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Negotiations chap005 perception, cognition, and emotion

Perception, Cognition,
and Emotion


Copyright © 2011 by The McGraw-Hill Companies, Inc. All rights reserved.


Perception, Cognition, and
Emotion in Negotiation
The basic building blocks of all social encounters are:
• Perception
• Cognition

– Framing
– Cognitive biases
• Emotion


Perception is:
• The process by which individuals connect to their
• A “sense-making” process


The Process of Perception

The process of ascribing meaning to messages and events is strongly influenced
by the perceiver’s current state of mind, role, and comprehension of earlier
People interpret their environment in order to respond appropriately
The complexity of environments makes it impossible to process all of the
People develop “shortcuts” to process information and these “shortcuts” can
create perceptual errors


Perceptual Distortion
• Four major perceptual errors:
– Stereotyping
– Halo effects
– Selective perception
– Projection


Stereotyping and Halo Effects
• Stereotyping:
– Is a very common distortion
– Occurs when an individual assigns attributes to another

solely on the basis of the other’s membership in a particular
social or demographic category

• Halo effects:
– Are similar to stereotypes
– Occur when an individual generalizes about a variety of
attributes based on the knowledge of one attribute of an


Selective Perception
and Projection
• Selective perception:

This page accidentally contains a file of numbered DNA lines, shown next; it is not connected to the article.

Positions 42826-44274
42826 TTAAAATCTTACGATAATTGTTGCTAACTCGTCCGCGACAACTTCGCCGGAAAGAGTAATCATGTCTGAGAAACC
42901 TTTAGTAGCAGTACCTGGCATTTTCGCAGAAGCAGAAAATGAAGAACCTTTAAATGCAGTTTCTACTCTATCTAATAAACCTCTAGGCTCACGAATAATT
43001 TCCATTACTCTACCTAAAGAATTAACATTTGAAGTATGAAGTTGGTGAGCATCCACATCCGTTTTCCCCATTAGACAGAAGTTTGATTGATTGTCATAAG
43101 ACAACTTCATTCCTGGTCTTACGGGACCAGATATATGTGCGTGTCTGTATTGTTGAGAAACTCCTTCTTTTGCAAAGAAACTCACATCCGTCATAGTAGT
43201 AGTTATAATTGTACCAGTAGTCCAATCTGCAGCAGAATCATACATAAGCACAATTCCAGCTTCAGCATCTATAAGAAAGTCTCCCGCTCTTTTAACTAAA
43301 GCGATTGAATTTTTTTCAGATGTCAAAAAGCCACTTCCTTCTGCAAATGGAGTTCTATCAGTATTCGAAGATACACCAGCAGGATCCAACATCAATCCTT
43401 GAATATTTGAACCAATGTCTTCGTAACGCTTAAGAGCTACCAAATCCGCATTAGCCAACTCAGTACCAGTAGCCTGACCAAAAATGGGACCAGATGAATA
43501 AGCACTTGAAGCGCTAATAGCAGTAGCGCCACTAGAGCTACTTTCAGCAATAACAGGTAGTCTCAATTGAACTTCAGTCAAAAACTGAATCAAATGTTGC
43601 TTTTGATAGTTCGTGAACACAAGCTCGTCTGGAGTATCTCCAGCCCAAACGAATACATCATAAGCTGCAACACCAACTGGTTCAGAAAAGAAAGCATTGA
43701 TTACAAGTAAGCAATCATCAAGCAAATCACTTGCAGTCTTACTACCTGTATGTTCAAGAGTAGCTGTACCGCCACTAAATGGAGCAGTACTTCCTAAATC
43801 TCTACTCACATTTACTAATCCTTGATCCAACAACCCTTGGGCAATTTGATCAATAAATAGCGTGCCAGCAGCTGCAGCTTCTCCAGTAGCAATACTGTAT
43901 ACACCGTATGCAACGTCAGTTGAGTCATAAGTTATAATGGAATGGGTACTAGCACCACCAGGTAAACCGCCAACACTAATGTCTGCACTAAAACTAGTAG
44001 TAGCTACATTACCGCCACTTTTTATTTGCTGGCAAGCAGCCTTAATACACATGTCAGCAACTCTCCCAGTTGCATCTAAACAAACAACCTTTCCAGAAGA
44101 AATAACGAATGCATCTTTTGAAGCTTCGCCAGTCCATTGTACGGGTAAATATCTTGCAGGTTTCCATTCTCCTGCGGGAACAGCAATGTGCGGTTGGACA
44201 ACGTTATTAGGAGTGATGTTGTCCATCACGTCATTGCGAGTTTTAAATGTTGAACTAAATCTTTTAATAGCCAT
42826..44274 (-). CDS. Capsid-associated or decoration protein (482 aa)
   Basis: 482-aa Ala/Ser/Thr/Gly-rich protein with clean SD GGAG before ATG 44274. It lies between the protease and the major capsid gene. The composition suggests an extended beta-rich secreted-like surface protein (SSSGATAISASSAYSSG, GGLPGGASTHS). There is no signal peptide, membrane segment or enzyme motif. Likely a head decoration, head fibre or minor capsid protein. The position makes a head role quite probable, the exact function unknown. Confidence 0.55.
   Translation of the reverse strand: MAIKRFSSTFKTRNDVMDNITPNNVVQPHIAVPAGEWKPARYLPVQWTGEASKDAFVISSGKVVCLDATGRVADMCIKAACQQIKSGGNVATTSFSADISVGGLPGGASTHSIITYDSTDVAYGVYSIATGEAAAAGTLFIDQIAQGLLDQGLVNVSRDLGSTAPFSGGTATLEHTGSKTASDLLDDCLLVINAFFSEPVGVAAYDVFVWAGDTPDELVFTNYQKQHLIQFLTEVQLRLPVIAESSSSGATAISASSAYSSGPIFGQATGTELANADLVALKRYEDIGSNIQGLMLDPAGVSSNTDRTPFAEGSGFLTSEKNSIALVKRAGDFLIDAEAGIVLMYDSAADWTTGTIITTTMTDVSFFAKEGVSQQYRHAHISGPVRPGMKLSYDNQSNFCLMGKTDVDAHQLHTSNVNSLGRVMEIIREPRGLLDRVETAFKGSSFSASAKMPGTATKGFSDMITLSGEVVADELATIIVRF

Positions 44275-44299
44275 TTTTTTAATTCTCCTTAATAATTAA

– Perpetuates stereotypes or halo effects
– The perceiver singles out information that supports a prior
belief but filters out contrary information

• Projection:
– Arises out of a need to protect one’s own self-concept
– People assign to others the characteristics or feelings that
they possess themselves


• Frames:
– Represent the subjective mechanism through which people
evaluate and make sense out of situations
– Lead people to pursue or avoid subsequent actions
– Focus, shape and organize the world around us
– Make sense of complex realities
– Define a person, event or process
– Impart meaning and significance


Types of Frames
• Substantive
• Outcome
• Aspiration
• Process
• Identity
• Characterization
• Loss-Gain


How Frames Work in Negotiation
• Negotiators can use more than one frame
• Mismatches in frames between parties are sources of
• Parties negotiate differently depending on the frame
• Specific frames may be likely to be used with certain
types of issues
• Particular types of frames may lead to particular types of
• Parties are likely to assume a particular frame because of
various factors


Interests, Rights, and Power
Parties in conflict use one of three frames:

• Interests: people talk about their “positions” but often
what is at stake is their underlying interests
• Rights: people may be concerned about who is
“right” – that is, who has legitimacy, who is correct,
and what is fair
• Power: people may wish to resolve a conflict on the
basis of who is stronger


The Frame of an Issue Changes as
the Negotiation Evolves
• Negotiators tend to argue for stock issues or concerns
that are raised every time the parties negotiate
• Each party attempts to make the best possible case for
his or her preferred position or perspective
• Frames may define major shifts and transitions in a
complex overall negotiation
• Multiple agenda items operate to shape issue


Some Advice about Problem
Framing for Negotiators
• Frames shape what the parties define as the key issues
and how they talk about them
• Both parties have frames
• Frames are controllable, at least to some degree
• Conversations change and transform frames in ways
negotiators may not be able to predict but may be
able to control
• Certain frames are more likely than others to lead to